Strategies for Tax-Efficient InvestingCharts graphs - Pong

1. Consider tax-managed or tax-efficient investment accounts and mutual funds. These are managed in ways that can help reduce their taxable distributions. Investment managers can employ a combination of tactics, such as minimizing portfolio turnover, investing in stocks that do not pay dividends, and selectively selling stocks that have become less attractive at a loss to counterbalance taxable gains elsewhere in the portfolio. In years when returns on the broader market are flat or negative, investors tend to become more aware of capital gains generated by portfolio turnover, since the resulting tax liability can offset any gain or exacerbate a negative return on the investment.

Pitfalls to avoid: Taxes are an important consideration in selecting investments but should not be the primary concern. A portfolio manager must balance the tax consequences of selling a position that will generate a capital gain versus the relative market opportunity lost by holding a less-than-attractive investment. Some mutual funds that have low turnover also inherently carry an above-average level of undistributed capital gains. When you buy these shares, you effectively buy this undistributed tax liability.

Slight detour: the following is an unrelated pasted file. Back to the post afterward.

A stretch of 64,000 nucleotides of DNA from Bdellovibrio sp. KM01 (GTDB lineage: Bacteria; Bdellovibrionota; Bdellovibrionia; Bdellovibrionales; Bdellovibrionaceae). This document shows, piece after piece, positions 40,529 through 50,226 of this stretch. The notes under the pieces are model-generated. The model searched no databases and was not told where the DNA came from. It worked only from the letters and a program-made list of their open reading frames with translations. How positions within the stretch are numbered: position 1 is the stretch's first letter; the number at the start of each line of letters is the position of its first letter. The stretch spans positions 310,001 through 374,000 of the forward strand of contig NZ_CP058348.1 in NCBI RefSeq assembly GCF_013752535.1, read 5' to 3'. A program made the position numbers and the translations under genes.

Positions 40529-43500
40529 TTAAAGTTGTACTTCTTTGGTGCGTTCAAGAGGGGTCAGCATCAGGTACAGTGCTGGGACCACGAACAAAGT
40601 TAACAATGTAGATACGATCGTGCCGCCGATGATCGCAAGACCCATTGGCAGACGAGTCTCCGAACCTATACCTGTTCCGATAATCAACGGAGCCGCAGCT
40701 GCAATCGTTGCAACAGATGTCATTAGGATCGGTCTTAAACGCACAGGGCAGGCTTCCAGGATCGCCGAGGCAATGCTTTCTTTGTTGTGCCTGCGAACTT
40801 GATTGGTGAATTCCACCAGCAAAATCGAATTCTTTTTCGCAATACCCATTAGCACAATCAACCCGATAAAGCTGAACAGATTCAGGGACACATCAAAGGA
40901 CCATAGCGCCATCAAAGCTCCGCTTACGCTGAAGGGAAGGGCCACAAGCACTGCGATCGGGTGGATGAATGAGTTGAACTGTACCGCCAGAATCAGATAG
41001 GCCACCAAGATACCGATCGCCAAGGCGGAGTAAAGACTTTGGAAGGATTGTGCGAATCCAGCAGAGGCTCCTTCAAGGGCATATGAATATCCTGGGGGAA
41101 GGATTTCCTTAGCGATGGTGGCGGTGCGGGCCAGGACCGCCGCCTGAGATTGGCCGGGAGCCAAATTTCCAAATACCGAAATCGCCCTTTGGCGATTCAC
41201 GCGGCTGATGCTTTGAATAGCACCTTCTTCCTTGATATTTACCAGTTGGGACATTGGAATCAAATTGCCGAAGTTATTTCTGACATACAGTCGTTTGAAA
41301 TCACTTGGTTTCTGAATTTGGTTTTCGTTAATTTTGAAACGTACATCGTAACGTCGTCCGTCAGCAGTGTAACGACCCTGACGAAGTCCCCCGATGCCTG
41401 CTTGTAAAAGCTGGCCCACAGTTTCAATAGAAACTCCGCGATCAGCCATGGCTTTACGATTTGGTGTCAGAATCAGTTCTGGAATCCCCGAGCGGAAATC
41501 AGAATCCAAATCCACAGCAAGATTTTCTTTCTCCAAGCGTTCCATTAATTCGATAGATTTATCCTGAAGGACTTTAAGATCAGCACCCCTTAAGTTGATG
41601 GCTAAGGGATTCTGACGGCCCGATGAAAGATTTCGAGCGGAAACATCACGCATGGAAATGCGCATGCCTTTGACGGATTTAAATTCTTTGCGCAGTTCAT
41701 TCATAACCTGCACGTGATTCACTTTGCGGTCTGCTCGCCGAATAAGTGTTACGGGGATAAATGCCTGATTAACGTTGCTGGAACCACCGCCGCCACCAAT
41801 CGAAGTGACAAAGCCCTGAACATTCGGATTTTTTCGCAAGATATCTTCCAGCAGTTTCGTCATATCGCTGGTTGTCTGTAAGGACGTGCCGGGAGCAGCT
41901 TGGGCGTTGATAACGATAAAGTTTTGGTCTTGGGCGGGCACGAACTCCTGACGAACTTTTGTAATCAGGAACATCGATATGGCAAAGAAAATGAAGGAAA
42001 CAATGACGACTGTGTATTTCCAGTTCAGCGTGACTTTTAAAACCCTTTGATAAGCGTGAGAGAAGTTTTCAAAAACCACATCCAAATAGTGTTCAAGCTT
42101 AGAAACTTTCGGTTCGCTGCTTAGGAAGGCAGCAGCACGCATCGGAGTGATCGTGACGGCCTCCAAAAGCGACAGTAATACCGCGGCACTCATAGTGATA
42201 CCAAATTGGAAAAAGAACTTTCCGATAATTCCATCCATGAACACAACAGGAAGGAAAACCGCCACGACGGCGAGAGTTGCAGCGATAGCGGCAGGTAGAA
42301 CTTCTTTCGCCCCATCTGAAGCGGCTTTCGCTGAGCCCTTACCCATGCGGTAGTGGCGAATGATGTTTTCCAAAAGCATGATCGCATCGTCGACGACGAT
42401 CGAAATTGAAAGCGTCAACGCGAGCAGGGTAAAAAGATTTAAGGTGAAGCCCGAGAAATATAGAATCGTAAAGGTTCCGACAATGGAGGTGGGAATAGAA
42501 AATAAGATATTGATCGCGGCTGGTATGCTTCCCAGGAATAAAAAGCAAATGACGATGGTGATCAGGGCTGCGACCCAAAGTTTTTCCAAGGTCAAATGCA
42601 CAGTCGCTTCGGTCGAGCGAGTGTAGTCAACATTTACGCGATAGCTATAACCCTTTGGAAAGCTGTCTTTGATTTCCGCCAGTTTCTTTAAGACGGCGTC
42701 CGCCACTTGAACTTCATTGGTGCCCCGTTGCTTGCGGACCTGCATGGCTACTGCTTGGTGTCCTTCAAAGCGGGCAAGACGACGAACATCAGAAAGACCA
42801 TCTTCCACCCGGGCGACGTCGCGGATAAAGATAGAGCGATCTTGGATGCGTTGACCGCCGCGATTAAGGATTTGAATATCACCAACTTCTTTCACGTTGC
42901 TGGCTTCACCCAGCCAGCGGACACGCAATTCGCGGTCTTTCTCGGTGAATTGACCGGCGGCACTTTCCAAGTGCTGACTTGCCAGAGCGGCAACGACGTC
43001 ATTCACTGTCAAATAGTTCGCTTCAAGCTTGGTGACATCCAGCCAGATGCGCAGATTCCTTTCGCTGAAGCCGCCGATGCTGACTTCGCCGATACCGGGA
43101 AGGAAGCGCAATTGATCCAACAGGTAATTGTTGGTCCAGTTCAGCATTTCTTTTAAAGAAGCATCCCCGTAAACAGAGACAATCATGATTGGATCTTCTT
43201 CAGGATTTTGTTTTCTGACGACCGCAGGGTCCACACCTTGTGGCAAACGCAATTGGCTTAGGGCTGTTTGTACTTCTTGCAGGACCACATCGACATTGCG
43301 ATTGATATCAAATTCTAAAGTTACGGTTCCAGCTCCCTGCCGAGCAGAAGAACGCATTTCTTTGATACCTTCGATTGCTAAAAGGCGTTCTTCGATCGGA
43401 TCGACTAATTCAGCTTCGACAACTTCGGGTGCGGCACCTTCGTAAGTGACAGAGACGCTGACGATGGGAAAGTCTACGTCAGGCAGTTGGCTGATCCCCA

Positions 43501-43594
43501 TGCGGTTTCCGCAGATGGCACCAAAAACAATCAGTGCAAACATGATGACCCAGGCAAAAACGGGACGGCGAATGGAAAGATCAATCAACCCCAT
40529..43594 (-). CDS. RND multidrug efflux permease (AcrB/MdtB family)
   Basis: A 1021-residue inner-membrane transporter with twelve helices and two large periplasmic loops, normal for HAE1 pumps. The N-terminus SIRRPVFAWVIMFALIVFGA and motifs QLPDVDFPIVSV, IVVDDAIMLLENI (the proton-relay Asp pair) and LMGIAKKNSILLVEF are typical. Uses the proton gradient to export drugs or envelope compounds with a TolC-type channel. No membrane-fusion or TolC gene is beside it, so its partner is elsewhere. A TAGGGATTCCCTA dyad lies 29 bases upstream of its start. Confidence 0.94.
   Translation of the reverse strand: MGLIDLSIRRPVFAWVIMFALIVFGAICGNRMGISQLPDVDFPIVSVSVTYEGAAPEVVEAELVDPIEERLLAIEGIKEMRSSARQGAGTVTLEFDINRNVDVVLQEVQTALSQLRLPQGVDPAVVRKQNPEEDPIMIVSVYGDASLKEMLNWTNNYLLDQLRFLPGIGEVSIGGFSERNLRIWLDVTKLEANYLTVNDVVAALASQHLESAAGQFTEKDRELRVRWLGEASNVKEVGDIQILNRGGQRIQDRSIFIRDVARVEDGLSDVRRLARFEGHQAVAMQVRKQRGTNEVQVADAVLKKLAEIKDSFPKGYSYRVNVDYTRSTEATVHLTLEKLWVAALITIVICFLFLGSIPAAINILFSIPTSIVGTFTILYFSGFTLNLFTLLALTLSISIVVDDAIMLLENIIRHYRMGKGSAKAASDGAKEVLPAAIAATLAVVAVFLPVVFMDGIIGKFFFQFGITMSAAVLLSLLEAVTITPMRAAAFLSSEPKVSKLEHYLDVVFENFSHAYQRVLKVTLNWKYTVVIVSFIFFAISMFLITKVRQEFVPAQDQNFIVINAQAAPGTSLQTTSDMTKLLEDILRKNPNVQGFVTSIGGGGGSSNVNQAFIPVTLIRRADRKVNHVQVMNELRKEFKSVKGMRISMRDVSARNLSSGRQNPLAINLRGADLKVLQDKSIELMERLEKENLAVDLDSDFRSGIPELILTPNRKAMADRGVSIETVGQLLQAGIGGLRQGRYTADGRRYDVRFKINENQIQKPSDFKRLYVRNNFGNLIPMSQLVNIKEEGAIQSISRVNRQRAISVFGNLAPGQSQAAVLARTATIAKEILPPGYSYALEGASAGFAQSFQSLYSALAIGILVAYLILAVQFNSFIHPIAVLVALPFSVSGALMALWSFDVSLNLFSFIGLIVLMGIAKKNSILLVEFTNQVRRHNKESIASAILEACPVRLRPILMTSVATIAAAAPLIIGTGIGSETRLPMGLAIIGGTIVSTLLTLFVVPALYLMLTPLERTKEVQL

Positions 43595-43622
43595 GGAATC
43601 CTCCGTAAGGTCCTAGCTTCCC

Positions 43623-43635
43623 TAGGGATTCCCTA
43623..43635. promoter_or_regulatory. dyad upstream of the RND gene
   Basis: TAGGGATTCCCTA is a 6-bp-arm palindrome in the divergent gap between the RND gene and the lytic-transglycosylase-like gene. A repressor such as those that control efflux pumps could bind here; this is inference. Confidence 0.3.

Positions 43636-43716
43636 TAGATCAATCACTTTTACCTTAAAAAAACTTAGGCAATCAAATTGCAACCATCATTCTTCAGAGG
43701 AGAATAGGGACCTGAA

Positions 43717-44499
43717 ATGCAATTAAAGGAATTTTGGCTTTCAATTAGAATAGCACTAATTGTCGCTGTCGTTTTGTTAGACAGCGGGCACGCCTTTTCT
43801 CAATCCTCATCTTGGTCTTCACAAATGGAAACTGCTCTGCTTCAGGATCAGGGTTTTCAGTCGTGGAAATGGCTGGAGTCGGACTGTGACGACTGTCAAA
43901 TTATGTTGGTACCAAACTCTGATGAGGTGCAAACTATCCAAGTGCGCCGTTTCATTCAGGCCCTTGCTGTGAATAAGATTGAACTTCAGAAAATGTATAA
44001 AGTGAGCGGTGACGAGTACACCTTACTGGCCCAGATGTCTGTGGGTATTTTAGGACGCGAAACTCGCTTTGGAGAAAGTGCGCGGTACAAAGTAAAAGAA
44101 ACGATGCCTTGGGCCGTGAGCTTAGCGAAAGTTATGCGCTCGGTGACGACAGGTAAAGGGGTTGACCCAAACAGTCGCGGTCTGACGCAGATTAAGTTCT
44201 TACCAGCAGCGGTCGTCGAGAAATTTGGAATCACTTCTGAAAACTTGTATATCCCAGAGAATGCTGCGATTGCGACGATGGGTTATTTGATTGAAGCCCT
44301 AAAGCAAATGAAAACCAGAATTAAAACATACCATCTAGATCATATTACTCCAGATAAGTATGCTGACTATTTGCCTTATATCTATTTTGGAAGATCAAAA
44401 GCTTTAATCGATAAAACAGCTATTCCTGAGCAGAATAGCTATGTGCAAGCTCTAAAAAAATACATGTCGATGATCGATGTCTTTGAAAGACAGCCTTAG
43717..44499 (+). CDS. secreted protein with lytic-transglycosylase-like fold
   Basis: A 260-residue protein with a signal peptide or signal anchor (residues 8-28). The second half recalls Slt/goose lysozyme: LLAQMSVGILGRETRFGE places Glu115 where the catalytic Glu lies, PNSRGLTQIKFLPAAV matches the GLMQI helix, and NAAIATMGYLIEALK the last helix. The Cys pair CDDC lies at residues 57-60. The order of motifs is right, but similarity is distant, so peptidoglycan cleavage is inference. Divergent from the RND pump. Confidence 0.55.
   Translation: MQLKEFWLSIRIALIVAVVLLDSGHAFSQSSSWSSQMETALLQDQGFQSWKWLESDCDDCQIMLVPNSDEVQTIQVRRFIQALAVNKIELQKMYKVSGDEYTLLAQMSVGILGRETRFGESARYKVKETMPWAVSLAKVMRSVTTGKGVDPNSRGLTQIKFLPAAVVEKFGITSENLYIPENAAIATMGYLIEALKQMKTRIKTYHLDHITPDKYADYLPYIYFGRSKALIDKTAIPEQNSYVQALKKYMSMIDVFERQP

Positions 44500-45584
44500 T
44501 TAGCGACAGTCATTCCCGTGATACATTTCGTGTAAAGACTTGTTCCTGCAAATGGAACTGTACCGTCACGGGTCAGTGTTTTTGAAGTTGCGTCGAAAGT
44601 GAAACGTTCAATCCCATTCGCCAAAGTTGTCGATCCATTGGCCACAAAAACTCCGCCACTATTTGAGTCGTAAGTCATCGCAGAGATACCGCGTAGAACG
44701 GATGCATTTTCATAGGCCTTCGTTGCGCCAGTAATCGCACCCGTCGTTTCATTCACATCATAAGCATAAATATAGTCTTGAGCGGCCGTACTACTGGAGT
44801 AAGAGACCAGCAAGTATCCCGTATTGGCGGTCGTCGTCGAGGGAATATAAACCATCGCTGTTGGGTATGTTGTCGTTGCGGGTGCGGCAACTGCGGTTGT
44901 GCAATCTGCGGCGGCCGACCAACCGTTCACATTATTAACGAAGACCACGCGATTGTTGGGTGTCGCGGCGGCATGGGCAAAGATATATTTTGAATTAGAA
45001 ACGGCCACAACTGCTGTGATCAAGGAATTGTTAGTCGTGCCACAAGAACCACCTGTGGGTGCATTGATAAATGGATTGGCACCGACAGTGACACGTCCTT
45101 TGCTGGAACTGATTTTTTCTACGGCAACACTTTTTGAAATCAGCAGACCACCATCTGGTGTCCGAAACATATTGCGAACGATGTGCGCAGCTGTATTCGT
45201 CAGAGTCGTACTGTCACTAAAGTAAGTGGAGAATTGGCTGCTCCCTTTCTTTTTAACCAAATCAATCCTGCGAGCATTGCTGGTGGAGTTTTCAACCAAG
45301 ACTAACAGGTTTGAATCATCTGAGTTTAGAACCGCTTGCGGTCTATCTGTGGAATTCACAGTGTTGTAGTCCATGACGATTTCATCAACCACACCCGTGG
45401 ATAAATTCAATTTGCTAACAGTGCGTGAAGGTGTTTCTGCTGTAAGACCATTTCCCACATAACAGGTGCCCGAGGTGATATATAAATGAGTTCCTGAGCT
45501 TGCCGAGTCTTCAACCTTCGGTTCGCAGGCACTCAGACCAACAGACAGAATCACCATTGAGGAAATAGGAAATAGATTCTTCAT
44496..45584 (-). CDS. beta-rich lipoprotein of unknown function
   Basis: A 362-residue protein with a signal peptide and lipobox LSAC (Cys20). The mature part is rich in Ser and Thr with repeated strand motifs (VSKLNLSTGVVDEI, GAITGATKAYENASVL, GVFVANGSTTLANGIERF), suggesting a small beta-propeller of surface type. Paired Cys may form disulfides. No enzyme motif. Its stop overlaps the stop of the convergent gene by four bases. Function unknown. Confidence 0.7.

2. Put losses to work. At times, you may be able to use losses in your investment portfolio to help offset realized gains. It’s a good idea to evaluate your holdings periodically to assess whether an investment still offers the long-term potential you anticipated when you purchased it. Your realized losses in a given tax year must first be used to offset realized capital gains. If you have “leftover” losses, you can offset up to $3,000 against ordinary income. Any remainder can be carried forward to offset gains or income in future years, subject to certain limitations.

Pitfalls to avoid: A few down periods don’t mean you should sell simply to realize a loss. Stocks in particular are long-term investments subject to ups and downs. However, if your outlook on an investment has changed, you can use a loss to your advantage.

3. Keep good records. Keep records of purchases, sales, distributions, and dividend re-investments so that you can properly calculate the basis of shares you own and choose the shares you sell to minimize your taxable gain or maximize your deductible loss.

Pitfalls to avoid: If you overlook mutual fund dividends and capital gains distributions that you have re-invested, you may accidentally pay the tax twice — once on the distribution and again on any capital gains (or underreported loss) — when you eventually sell the shares.